Can You Afford Not To Have Speech Analytics Software?
Speech analytics software is the unsung hero in the battle against future mis-selling scandals, following a series of high-profile incidents in the financial services sector.
Of course there have been the industry-wide problems, such as mis-selling of payment protection insurance (PPI), endowment mortgages and, in business banking, interest rate swaps.
But this week’s statement from home emergency repairs specialist HomeServe Membership Limited is an indication of how mis-selling claims can hit any industry that falls within the jurisdiction of the financial regulators.
HomeServe announced on Monday that they have received a Draft Warning Notice from the Financial Conduct Authority relating to “historic sales and marketing, controls and governance, and complaints handling”.
A final penalty of £34.5 million is proposed in the letter, taking into account a 30% early settlement discount if HomeServe pay promptly – leading HomeServe to say they are “prudently increasing” their provision by some £30 million.
What went wrong?
HomeServe identified regulatory issues in their sales practices as far back as October 2011, and took immediate and earnest action to overcome the problem.
This saw widespread sackings of sales staff, and extensive retraining of others, as the company sought to prevent any further mis-selling and failures in customer service.
In a preliminary results report for the year ending March 31st 2012, the group’s chairman JM Barry Gibson said: “While this is taking longer and costing more to implement than originally planned, we are pleased with the progress we have made.”
Problems were particularly apparent during the unusually harsh winter, when many homes suffered boiler failures and were left without heating or hot water as HomeServe failed to repair their central heating equipment promptly.
The company has also come under fire for its cold-calling practices, which led to a large number of silent calls being made by its sales team.
All of these practices could have been easily flagged up using speech analytics software, which tracks calls and automatically highlights any causes for concern.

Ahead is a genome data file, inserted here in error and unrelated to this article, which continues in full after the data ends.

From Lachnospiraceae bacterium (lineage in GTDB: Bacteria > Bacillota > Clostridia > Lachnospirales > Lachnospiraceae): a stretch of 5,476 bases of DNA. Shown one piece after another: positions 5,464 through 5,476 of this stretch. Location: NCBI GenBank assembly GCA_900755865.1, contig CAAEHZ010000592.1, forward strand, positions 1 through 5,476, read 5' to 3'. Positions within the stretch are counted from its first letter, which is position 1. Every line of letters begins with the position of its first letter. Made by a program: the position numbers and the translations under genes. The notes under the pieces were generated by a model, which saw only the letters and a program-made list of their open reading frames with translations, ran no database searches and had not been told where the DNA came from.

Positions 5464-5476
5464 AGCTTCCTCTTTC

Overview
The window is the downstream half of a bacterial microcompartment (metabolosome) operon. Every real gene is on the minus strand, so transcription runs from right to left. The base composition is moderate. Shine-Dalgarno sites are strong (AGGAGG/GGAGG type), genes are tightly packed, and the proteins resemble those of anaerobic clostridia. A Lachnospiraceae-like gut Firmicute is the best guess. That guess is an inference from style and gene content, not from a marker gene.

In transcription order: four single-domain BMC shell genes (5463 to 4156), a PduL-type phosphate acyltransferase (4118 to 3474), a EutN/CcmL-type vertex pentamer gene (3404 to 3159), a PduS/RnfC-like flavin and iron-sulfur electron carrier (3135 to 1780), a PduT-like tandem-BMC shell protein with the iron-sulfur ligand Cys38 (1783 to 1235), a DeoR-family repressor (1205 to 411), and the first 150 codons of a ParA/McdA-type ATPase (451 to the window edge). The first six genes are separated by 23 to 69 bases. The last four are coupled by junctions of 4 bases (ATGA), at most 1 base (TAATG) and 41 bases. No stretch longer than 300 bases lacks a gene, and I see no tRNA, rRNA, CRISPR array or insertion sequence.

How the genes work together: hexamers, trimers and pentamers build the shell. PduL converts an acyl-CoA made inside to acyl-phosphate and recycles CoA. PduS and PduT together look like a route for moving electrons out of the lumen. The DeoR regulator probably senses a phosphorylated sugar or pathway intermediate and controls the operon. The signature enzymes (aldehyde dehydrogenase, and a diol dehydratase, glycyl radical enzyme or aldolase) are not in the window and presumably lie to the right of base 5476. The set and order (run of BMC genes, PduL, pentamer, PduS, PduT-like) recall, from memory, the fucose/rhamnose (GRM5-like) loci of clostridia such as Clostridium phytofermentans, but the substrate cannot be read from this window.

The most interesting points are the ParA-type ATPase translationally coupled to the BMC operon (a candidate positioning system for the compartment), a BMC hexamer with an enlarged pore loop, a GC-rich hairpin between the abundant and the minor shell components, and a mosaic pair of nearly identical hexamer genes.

How does it work?
Speech analytics is a fairly self-explanatory term; sales calls are monitored around the clock, with the speech analysed for key content indicators.
These can include specific words and phrases, along with more general positive and negative patterns, and evidence of the conversation becoming emotionally charged.
Importantly, these indicators are then scored, giving a quantitative rather than qualitative assessment of the call that can be ranked and compared to an ideal threshold score.
Low scores indicate a risk of non-compliance, and the speech analytics software can flag up any such causes for concern, so that they can be investigated in more detail.
This pro-active approach to managing sales calls and other customer service interactions allows you to deal with problems before they have the chance to become widespread, potentially avoiding the kind of investigations and fines that HomeServe and others like them are currently facing.
Performance, Compliance and Profitability
At its core, speech analytics is about driving three things: performance, compliance and profitability.
Performance can be improved by analysing best practice in sales calls, the use of closing techniques, and whether any cross-selling opportunities were taken advantage of.
Compliance is ensured as every call is analysed, and not just a ‘representative sample’, meaning no individual examples of non-compliance are missed.
And profitability is maximised by optimising sales techniques while reducing the risk of costs associated with non-compliance, making speech analytics software a clear positive business investment in its own right.
Through all of this, your company is protected and its profits maximised on an ongoing basis, with the potential for one-off compliance action reduced and customer service improved – a holistic and pro-active approach to dealing with problems before they arise.